Here’s another small item from my extensive Shep collection. It’s the opening photo from a major magazine article about Shep–focusing on his I, Libertine period. It shows Shepherd (standing, right) and Theodore Sturgeon (below, dark jacket in photo) at the opening celebration for the publication of I, Libertine–which took place at a Times Square drugstore:
ARTIST’S BOOKS/GRAPHIC NOVELS
My interest in artist’s books grew as I responded to the way in which word and visual matter can blend into a higher synthesis that “says” more than either by itself. I’ve collected hundreds of graphic novels (aka “comic books”), entranced by their visual ability to enhance a story. (Note that by graphic novels, I don’t mean Mickey Mouse or Archie or super-hero comics.)
Unfortunately, as graphic novels have become increasingly apparent in our world, in my observation at least three problems arose. 1. Many people (and publishers), equate a bunch of gathered-together comic books as a graphic novel, despite the lack of an ongoing story line and visual sophistication. 2. Virtually all book reviews of the genre I’ve seen treat the books as text-with-illustrative pictures, maybe because so many so-called graphic novels recently published seem to me to only be word-stories with poorly drawn images that conventionally illustrate but don’t seem to synthesize with the visual aspects. Those creators, mostly doing autobiography, don’t seem to bother with the craft of writing—the effort, rigor, nuance—or the craft of visual material, which should synthesize with the text for enhanced effect. 3. Worst, these “graphic novels,”prestigiously reviewed in the New York Times, are, indeed, just text with accompanying, poorly drawn images–no better than most comic books, and the reviewers don’t deal with the important synthesis that word and image in them should deal with.
This despite the existence of several books that well-describe the attributes of comics/graphic novels.”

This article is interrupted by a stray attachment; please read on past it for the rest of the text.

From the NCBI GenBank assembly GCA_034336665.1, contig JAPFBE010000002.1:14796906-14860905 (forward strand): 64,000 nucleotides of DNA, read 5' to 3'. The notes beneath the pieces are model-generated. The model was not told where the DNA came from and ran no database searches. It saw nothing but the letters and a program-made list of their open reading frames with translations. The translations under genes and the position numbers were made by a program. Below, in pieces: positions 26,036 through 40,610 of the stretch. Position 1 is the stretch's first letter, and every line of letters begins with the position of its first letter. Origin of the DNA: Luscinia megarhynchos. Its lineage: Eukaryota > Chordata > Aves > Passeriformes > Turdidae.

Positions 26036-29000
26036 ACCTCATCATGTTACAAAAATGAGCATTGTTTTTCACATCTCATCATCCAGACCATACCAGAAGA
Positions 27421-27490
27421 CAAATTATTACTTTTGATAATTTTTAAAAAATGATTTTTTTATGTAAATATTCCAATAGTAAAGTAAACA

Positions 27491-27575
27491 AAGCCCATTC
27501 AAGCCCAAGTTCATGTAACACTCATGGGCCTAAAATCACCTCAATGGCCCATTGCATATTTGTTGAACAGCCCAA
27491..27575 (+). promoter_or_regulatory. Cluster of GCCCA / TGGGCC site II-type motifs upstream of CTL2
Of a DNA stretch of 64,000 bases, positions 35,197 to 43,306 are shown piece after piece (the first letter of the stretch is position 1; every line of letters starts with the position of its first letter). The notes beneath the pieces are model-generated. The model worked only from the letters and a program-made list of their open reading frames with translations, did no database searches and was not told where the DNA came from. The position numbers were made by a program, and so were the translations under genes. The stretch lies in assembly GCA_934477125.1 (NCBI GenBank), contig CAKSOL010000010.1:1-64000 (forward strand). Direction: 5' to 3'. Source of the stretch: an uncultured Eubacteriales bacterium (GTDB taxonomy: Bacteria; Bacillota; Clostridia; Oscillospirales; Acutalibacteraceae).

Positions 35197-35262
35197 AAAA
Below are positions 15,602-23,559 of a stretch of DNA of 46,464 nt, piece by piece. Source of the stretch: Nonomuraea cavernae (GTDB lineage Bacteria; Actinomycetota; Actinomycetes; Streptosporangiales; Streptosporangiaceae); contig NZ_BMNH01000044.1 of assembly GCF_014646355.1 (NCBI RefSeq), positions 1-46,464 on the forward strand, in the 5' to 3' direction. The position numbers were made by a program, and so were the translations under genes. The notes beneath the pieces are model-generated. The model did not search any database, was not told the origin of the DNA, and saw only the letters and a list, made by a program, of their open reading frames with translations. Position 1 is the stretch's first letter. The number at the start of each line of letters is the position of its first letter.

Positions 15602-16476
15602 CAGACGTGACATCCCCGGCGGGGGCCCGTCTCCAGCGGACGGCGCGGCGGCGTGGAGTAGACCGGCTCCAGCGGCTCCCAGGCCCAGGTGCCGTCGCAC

Will Eisner, comic book artist of years past, is credited with initiating the graphic novel genre with his A Contract With God (1978). He even wrote books describing the genre: Comics and Sequential Art (1985); Graphic Storytelling and Visual Narrative; Expressive; Anatomy for Comics and Narrative.
Comic book artist Scott McCloud has done three comic-book treatments describing how visual material contributes to words in comics and graphic novels: 1. Understanding Comics: The Invisible Art; 2. Reinventing Comics: The Evolution of an Art Form, and 3. Making Comics: Storytelling Secrets of Comics, Manga and Graphic Novels.
The first of these is described by amazon.com: “A comic book about comic books. McCloud, in an incredibly accessible style, explains the details of how comics work: how they’re composed, read and understood. More than just a book about comics, this gets to the heart of how we deal with visual languages in general.” The opening of Understanding Comics (of 224 pages) is explanatory, and doesn’t give enough sense of McCloud’s comic mastery of the graphic story-telling ability of the form in his three books
A fascinating throwback is the almost wordless Milt Gross 1930 book, done after his association with Charlie Chaplin for the 1928 film, The Circus. In Gross’ book, an irony-filled spoof of early American stage plays, He Done Her Wrong—The Great American Novel And Not A Word In It—No Music, Too, he uses the one word FATE on a billboard, that ironically blocks the long-separated hero and heroine from finding each other (until the inevitable happy ending):
Peter Kalberkamp, in his 1990, oversize (9” X 10”) wordless graphic novel, Mea Culpa, creates page after page of wordless storytelling, such as the following. See what’s happening in each image in the sequence and realize how this page’s incident is told with not a word of text.
Mother presents apprehensive little son (looking concerned) to black-robed figure; mother takes out her purse, suggesting to frightened boy that mom is about to leave as, in foreground, one sees that black figure is a nun (of a residential, religious school); mother releases hand from son’s, symbolizing her abandoning him; mother beyond the door is now but a small silhouette of her former self; boy looks longingly after mother as he, reluctantly, is pulled away from her; his new keeper locks the door. The unpaginated book (over 250 pages—I counted them) tells a sad and violent visual story of sin. (Note that hands play major roles in most of the visual fragments.)